Applying the lessons from Nature: Oxidative stress tolerance in wild ancestors of wheat

A project undertaken at the School of Biological Sciences, Flinders University, and supervised by Kathleen Soole

Oxidative stress is a consequence of living in an oxygen-rich atmosphere and one of the many challenges that plant’s face during growth and development.  It can be exacerbated by environmental stresses such as high temperatures, drought and salinity. Oxidative stress occurs when highly reactive oxygen radicals (Reactive oxygen species, ROS) accumulate in a cell and cause damage to DNA, protein and lipids with dramatic effects that often lead to cell death.

Processes for detoxifying ROS and minimising their production exits in all cells and the presence of these have been linked to better growth in plants in laboratory studies. Global climate change and increasing populations will put pressure on our current agricultural productivity; it has been predicted that we will need a 70% increase in productivity to meet our needs by 2050. This will require us to increase out yields in poorer growing areas and we will need crops that can cope with increased oxidative stress.

While cultivated crops have been bred for better yields, their gene-pools  have become very limited due to the long history of human selection. In contrast, wild species and the progenitors of our current crops have diverse genotypes and can often be found in harsher environments. Their still diverse gene pools suggest that they may have retained genes linked to better oxidative stress tolerance. The aim of this project is to study physiology, biochemistry and genetics of a mitochondrial pathway strongly linked to oxidative stress tolerance, the alternative pathway of respiration in the wild ancestors of bread wheat to gain a better understanding of this pathway and for further application in wheat breeding.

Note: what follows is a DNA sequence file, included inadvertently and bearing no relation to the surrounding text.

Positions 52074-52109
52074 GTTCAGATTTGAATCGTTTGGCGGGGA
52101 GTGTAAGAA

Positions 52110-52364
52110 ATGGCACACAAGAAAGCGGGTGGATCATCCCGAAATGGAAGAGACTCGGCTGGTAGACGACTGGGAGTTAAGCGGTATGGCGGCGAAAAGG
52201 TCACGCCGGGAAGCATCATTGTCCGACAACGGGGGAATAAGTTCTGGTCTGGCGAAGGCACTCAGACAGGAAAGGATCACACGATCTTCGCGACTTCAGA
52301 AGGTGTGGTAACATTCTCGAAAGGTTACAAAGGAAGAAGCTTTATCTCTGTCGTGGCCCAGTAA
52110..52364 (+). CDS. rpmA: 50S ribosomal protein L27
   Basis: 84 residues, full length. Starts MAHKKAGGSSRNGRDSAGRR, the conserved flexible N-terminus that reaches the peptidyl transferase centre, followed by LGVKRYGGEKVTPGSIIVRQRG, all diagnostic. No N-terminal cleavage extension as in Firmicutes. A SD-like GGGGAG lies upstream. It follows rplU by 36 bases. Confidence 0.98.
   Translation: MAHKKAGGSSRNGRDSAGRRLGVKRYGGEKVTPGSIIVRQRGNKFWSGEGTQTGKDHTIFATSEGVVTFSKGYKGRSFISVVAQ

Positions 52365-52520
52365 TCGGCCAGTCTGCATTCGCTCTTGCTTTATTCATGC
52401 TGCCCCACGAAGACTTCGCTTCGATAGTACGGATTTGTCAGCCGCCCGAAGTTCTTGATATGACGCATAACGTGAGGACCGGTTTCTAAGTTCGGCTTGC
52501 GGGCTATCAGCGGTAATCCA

The significance of the project is based on the fact that there is a much wider natural polymorphism of genes encoding tolerance to oxidative stress in wild species and that this  knowledge,  can be used in the conventional breeding of wheat, to generate more stress tolerant germplasm.

The main objective of this project is to assess the level of oxidative stress tolerance exhibited by wild species of wheat such as species from the genera, Triticum and Aegilops, which are the ancient relatives of cultivated wheat and have been growing under the process of natural selection for millions of years. They are diverse and show tolerance to a range of multiple environmental stresses. However, nothing is known about Aox in these plants and how the AP may contribute to tolerance to oxidative stress.  This project proposes to close this gap studying wild Triticum species by screening and selecting of the most tolerant accessions to multiple oxidative stresses and assessing the contribution of the AP to stress tolerance.

Figure 1.